My grandmother responds that obviously the third, as familiarity with the product and personal experience is much more valuable than simply reading or seeing an ad.

“That, gram, is pretty much what I do!”

Advocacy is about building relationships, establishing trust, and enabling your existing customer base to get out and market – or advocate – for you, on your behalf. Most times, it’s a bit more strategic than a stranger looking over your shoulder in a checkout line.

At Referential Inc., we take our collective experience as a team to build our clients fully fledged reference and advocacy programs from the ground up. My restaurant analogy doesn’t take into account overseeing program goals, providing detailed reports and metrics or implementing launch plans, but at Referential Inc., expertise in these and other core aspects of advocacy program management drive our approach and service delivery.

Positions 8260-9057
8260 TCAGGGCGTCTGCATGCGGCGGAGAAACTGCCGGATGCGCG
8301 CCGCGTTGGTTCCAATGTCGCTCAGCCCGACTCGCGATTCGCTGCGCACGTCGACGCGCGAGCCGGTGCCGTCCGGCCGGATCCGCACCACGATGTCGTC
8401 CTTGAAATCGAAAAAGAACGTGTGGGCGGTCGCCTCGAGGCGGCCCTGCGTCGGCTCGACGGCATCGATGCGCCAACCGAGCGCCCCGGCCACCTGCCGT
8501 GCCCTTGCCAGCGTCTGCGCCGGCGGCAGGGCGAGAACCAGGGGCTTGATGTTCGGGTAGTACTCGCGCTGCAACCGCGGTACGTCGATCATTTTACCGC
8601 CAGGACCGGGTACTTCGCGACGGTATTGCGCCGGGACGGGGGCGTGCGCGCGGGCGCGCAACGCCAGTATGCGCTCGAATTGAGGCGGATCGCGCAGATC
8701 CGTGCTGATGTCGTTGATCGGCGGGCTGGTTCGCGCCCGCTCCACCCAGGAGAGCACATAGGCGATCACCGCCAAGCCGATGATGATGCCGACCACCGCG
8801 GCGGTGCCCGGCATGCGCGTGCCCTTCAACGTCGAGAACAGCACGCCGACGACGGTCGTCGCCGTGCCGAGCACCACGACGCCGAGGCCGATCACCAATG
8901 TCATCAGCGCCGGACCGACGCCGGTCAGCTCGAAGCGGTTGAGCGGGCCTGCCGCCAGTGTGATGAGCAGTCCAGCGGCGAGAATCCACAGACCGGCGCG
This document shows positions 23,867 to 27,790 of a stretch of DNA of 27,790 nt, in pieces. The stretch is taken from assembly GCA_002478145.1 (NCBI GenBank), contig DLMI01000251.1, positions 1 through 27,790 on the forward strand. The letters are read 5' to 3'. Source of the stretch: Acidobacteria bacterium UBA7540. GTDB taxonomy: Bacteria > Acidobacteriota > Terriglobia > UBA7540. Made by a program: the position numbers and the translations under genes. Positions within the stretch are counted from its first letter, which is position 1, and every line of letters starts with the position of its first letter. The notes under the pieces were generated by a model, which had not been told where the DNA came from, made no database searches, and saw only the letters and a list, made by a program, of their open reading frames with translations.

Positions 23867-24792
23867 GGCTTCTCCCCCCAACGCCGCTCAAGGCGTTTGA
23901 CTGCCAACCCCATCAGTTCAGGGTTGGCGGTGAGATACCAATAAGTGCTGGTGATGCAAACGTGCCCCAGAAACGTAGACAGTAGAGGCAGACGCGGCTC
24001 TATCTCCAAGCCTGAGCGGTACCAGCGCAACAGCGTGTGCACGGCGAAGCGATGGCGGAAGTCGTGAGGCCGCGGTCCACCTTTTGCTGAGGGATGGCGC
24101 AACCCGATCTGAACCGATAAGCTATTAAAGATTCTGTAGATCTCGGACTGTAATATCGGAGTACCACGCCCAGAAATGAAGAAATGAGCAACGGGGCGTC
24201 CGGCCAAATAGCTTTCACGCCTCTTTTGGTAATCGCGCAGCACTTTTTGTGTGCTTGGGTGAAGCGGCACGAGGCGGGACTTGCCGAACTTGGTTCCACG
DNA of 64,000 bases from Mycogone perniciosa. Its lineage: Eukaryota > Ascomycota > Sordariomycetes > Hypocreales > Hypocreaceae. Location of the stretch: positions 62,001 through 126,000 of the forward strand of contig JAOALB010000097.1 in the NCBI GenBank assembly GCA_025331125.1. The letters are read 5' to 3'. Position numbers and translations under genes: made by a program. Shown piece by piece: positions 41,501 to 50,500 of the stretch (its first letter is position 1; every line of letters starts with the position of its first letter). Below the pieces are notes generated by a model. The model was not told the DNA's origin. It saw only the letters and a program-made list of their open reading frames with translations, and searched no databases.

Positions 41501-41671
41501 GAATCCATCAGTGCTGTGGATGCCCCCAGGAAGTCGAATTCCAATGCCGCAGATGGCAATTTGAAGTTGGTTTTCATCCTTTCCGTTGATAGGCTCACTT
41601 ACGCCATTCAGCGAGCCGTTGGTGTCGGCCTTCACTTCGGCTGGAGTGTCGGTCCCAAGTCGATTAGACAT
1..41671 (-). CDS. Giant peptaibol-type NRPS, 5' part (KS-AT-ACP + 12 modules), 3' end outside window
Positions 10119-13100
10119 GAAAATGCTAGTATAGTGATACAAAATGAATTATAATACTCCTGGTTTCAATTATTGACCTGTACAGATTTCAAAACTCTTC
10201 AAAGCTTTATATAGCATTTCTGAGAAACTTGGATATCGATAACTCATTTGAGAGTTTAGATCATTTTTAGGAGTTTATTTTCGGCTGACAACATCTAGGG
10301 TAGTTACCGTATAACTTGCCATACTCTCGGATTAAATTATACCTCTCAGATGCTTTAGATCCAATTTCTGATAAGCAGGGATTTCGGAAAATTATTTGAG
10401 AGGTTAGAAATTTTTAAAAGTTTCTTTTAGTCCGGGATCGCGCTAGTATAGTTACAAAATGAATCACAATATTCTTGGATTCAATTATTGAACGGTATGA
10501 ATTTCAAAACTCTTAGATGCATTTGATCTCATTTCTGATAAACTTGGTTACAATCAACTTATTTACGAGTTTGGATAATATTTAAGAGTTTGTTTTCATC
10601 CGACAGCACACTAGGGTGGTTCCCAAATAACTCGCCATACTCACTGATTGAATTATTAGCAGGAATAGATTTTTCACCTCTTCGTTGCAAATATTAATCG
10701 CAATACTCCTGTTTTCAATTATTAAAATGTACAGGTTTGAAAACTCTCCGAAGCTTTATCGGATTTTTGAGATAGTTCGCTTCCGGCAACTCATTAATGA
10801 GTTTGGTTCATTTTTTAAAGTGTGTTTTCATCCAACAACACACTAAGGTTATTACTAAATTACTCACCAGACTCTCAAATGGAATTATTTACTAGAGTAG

At the end of my analogy, my grandmother responded by stating that it “sounds like what you do is very important to the company.”

An effective advocacy program truly is.

The Good Guys Triumph - Thoughts From Referential's David Feber

One of our primary goals as a champion of ‘all-things-advocacy’ is to make our clients, and in turn, their own clients, look like heroes. Creating award nominations – be it for a specific person, a product, or even for an entire company – is one of the most rewarding of the many advocacy-related activities Referential gets involved with. The task is all the more fulfilling when we have the opportunity of showcasing the achievements of someone that both really deserves to be recognized and who is just a great person to work with.